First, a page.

Finding the resources

All agencies of any sufficient scale are likely in need of—or could at least benefit greatly from—the DSC model. And while some may have key DSC elements already in evidence, few have the resources or expertise to implement the full array of essential capabilities.

In practice, the most effective DSCs strike a balance between in-house, co-sourced, and outsourced solutions. An external partner can assist across a wide range of needs. This begins with fundamentals such as a baseline assessment of the current platform and its existing technologies. But ongoing needs may include devising a plan for portfolio modernization or cybersecurity.

An external provider can be especially useful in helping an agency improve its capabilities in CX and UX. For example, using a fast-evolving discipline known as empathy economics, AI coupled with data can uncover deep insights into citizen needs. From there, the DSC can help internal teams work in small iterations to test and refine CX-focused hyper-personalization and related strategies and applications. A similar tack can be taken in terms of UX. After all, tools are of no value if they are not embraced.

Certainly, any agency could explore these ideas on their own. But by harnessing scale economies, an external provider can greatly accelerate such efforts.

The DSC effect

In essence, DSCs can help agencies get the most from their platforms and surrounding technology environments, from core technology strategy development to day-to-day operations. Teams will be able to better access client and user needs then use lean, agile, or DevOps models to develop, test, refine, and deploy better applications at a much faster rate.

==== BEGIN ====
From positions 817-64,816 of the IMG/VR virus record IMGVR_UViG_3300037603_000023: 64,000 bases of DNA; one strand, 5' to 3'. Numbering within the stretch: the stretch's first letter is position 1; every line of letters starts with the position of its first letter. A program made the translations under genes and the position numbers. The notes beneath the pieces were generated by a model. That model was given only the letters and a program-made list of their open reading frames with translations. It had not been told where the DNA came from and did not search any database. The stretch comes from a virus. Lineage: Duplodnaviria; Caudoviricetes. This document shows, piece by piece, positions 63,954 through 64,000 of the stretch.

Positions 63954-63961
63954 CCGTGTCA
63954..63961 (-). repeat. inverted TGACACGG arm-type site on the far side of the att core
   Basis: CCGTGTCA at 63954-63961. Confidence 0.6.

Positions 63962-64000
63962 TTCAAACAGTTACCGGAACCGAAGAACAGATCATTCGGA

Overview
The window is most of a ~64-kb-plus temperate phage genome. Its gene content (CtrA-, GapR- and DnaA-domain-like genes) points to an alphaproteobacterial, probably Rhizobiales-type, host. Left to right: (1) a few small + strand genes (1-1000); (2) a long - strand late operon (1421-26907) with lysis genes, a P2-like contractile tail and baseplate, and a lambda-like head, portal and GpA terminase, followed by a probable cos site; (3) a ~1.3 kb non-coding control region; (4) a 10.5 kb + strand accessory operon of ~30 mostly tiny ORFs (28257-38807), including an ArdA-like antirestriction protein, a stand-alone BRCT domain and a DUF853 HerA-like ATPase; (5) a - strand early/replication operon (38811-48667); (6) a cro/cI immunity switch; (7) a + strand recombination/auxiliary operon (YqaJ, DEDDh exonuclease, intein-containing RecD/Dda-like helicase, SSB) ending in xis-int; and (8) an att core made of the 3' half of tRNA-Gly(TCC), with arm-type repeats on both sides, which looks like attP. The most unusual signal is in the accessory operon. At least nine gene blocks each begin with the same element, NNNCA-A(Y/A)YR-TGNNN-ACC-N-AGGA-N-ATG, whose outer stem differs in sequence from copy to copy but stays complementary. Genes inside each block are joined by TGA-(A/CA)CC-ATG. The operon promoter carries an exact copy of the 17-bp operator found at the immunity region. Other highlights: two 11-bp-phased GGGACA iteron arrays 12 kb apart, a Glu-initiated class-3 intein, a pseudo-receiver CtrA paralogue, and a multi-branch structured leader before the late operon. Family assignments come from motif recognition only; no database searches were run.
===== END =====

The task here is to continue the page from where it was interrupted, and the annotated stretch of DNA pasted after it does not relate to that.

DSCs can create a center for resources, guidance, communication, and change management. The agency in question gains access to scale economies that become a springboard for digital modernization across their entire operating footprint.

As more digital workflows are being generated and processes are becoming automated, the best thing an agency can do is build out a DSC. With this kind of technology support ready for adoption, it's truly an exciting time in the public sector for those interested in digital modernization.

For more information on DSCs and how ICF can help implement them, please click here.

Meet the author
  1. Tahera Zamanzada, Vice President, Digital Transformation

    Digital transformation and cloud executive View bio

Discover how we drive IT modernization for federal agencies.

Subscribe to get our latest insightssubscribe